POTLATCH — Logging events in an Idaho timber town snagged the attention of young and old Saturday, including a determined 10-year-old boy who signed up for a “choker” race at the last minute.
As a crowd of onlookers watched, Carson Hatch scrambled over piles of spiky tree branches and demonstrated his ability to fasten a choker cable on the run.
“It was fun,” the breathless boy said after he finished, “but next time I’m going to wear pants.”
Hatch was one of several youngsters representing a new generation of logging enthusiasts at the Potlatch Days celebration. By the time these kids are competing as adults, organizer Matt Mitchell hopes to have revitalized the summertime tradition.
“I want a bigger logging show with more community involvement, better prizes and more participants,” said the 33-year-old father of four and employee of the family owned Bowles and Son Logging Co. “I see the tradition and culture slipping and slowly going away, and it bugs me.”
Mitchell, who comes from a family of loggers, has been involved with Potlatch Days since 2003. Wearing a green football jersey, he kept the action moving along as contestants sawed through logs, threw axes at a target and raced through an obstacle course.
“With the help of family, friends and the community, I think we can make this even better,” Mitchell said. “I’m hoping people who want to join the effort will contact me, the Lions Club or anyone on the planning committee.”
Held on the third Saturday of July, Potlatch Days is now in its 65th year. A Lions Club breakfast, parade, car show, fun run and live music draw hundreds of visitors to Scenic 6 Park each summer.
As they sat in the shade watching the logging show, lifelong Potlatch residents Fred Bryngelson, 63, and Laurie Hordemann, 49, said the weekend gathering is one of the highlights in their hometown.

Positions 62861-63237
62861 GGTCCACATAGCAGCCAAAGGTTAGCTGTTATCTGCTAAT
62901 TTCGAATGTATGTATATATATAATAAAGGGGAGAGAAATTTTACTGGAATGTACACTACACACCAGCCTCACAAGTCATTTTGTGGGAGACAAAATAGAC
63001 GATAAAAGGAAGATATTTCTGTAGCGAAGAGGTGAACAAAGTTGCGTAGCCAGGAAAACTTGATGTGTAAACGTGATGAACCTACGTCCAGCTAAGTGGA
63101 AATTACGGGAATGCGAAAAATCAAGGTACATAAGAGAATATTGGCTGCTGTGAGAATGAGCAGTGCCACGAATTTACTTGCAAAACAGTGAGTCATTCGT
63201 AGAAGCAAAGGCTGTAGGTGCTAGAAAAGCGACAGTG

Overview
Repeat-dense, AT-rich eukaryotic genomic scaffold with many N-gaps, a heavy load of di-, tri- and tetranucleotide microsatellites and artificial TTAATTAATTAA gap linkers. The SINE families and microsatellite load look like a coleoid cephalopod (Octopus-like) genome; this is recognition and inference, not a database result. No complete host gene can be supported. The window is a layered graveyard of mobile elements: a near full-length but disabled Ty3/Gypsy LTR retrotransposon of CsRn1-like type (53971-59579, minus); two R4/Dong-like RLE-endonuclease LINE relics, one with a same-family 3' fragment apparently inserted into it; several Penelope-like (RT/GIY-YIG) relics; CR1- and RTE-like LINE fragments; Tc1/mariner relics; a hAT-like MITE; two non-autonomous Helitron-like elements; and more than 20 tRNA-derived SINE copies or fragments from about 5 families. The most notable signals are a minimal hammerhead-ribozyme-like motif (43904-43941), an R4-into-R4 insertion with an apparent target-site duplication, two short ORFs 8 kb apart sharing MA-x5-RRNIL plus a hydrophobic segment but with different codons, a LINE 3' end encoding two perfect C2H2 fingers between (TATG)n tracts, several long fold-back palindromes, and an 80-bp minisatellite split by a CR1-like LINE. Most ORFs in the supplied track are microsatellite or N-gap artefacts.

“This is the one weekend of the summer you get to see everyone,” Hordemann said. “I enjoy meeting new people and seeing my old classmates. I just love it — being with people and being out here.”
Bryngelson, a retired sawmill worker, said a big carnival used to be part of the celebration, along with a premiere logging show at the old park and multiple logging trucks featured in the parade.
“I think I’ve only missed this one time, the whole time I’ve been alive,” he said.
One of his fondest memories is seeing two brothers, Oliver and Chet Heustis, compete in the crosscut saw competition years ago.
“You just couldn’t beat them,” Bryngelson said. “They were fun to watch and could saw faster than the chain saws, before the fancy ones came out.”
Les Schorzman, 82, of Viola, is a fan of the car show and logging events. His rare, red 1957 Chevrolet Cameo pickup was on display, along with other gleaming classics parked in a grassy area.
“I bought it in 1974 and restored it as original,” Schorzman said of the prized possession.
Another spectator said her favorite part of the day is attending the Lions Club breakfast and seeing longtime friends. She also enjoys the parade and was impressed with the fleet of fire department vehicles this year.
With the aroma of fresh sawdust in the air, Mitchell said he’s glad the logging show is still drawing contestants and entertaining people.
“It’s a tradition that needs to keep going,” he said. “I’m already thinking about next year.”
Kerri Sandaine may be contacted at firstname.lastname@example.org or (208) 848-2264. Follow her on Twitter @newsfromkerri.